The square was named after the order and their church, house and garden are all hidden behind a high wall. On the west of the square is a Knights of Malta building with tall central doors where visitors from all over the world come to peek through the famous keyhole. This reveals a secret view of a long walk of bay trees which leads the eye to the dome of St Peter’s basilica, perfectly framed in the far distance.
Before leaving the square it pays to have a quick look into the lovely garden of the church of S. Anselmo. Designed by Francesco Vespignani and built at the end of the 19th century, it dominates the view of the Aventine from the Tiber. It is the seat of the Benedictine Confederation whose college was founded by Pope Leo XIII in 1887 and is now home to some 130 international students.
In 1914 Pope Pius X granted the college the right to confer doctorate degrees in subjects such as philosophy, theology and canon law, and in 1961 the Pontifical Liturgical Institute was established. Named after St Anselm of Canterbury (1033 - 1109) the monastery contains important artefacts including a Roman mosaic of the mythological Greek figure Orpheus, found during construction. Time permitting, the church of S. Prisca, east of the rose garden, merits a visit too.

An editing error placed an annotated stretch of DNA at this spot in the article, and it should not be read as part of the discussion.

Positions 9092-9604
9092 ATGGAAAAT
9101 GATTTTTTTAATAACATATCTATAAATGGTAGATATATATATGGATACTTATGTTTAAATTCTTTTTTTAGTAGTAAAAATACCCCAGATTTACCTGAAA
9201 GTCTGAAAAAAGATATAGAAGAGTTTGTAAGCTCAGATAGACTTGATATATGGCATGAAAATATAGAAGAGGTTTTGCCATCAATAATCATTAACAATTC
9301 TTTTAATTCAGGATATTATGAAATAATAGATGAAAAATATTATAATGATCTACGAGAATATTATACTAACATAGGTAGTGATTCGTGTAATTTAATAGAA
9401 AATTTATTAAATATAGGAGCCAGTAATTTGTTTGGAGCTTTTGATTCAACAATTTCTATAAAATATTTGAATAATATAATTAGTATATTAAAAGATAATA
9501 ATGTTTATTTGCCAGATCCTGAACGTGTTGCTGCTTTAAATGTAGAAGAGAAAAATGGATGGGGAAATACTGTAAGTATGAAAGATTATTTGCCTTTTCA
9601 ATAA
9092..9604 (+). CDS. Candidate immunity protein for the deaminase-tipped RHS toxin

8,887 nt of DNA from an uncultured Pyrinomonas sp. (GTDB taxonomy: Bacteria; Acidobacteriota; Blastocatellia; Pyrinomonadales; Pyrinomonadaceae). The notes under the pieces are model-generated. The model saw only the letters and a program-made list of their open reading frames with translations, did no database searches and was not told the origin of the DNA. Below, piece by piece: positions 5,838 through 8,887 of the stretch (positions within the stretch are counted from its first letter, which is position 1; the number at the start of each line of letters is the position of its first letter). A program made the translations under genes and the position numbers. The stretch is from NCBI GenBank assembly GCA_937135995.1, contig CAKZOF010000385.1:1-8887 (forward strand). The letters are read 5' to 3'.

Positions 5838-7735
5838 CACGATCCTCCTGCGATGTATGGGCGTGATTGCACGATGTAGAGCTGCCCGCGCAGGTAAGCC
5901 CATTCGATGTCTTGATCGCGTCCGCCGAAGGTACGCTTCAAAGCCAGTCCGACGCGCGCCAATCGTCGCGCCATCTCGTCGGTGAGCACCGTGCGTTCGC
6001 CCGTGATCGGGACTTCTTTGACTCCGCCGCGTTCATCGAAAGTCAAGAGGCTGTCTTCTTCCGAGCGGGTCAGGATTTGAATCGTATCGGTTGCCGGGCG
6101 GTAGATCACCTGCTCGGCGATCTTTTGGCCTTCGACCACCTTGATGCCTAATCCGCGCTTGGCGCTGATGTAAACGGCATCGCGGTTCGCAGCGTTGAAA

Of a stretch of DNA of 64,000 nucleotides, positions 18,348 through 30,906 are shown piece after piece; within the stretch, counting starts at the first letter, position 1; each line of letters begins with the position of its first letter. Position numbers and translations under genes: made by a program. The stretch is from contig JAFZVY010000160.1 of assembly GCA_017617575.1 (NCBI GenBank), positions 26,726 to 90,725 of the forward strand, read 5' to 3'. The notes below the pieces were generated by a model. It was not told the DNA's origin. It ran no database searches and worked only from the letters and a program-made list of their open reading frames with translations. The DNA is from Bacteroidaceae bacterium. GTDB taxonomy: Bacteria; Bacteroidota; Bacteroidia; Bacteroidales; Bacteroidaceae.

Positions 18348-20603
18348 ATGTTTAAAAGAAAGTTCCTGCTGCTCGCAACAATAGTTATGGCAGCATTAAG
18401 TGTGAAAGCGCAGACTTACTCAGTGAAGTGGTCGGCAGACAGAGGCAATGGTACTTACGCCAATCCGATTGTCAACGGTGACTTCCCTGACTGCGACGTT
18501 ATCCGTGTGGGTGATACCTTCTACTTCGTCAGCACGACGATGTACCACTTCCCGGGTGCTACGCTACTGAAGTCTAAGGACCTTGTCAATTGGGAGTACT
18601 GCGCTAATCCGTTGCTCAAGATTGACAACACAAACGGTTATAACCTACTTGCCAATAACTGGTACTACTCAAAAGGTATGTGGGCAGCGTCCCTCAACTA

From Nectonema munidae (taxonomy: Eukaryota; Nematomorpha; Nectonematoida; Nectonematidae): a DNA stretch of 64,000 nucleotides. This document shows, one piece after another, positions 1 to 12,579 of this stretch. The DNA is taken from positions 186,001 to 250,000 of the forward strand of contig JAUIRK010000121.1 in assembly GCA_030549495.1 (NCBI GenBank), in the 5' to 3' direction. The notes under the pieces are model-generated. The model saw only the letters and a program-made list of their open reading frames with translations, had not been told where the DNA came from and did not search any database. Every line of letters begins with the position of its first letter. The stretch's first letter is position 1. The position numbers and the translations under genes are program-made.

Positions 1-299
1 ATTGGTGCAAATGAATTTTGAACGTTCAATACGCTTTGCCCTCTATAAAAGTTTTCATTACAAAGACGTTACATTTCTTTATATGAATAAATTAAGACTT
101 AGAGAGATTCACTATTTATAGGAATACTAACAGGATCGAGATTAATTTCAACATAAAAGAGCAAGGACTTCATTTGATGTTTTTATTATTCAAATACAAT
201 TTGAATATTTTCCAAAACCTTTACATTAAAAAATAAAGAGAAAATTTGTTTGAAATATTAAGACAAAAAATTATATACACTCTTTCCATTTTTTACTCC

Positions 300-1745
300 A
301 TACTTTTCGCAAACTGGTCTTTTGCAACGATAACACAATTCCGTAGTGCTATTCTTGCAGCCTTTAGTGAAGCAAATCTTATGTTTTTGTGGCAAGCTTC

Returning down Via S. Sabina, just after the orange garden is a path paved with the typical basalt stones of old Rome. This is Clivo di Rocca Savella, a very steep road cut right into the hillside, where people have walked for millennia from the Tiber to the top of the Aventine. Here the noise of the city is muffled and far away. There are no cars and no sign of our 21st-century world.
There are two sharp turns before the path reaches the busy Lungotevere Aventino where cars and buses swish by and the city noises make an abrupt change from the quiet Aventine above. A return to modern-day reality following an interesting tour of one of the most-loved of Rome's seven hills.
Helene Pizzi How to get to the Aventine. The 81, 175, 628, 715, 810 buses or the Circo Massimo stop on Metro B. The municipal rose garden is generally open from 21 April until mid-June. Via Murcia, tel. 065746810.
*According to Georgina Masson’s book, The Companion Guide to Rome, revised by John Fort, S. Alessio was "Born into a wealthy Roman family in the fifth century, he abandoned his wife on their wedding night, having decided to maintain his chastity, ranged round Asia Minor begging for eighteen years, returned to Rome incognito, and spent the last seventeen years of his life living on charity under his very parents' staircase, unrecognised by all until after his death, a story recounted in the celebrated frescoes in the lower part of S. Clemente."
AddressAventine Hill, 00153 Rome, Metropolitan City of Rome, Italy
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Exploring Rome's Aventine Hill
Aventine Hill, 00153 Rome, Metropolitan City of Rome, Italy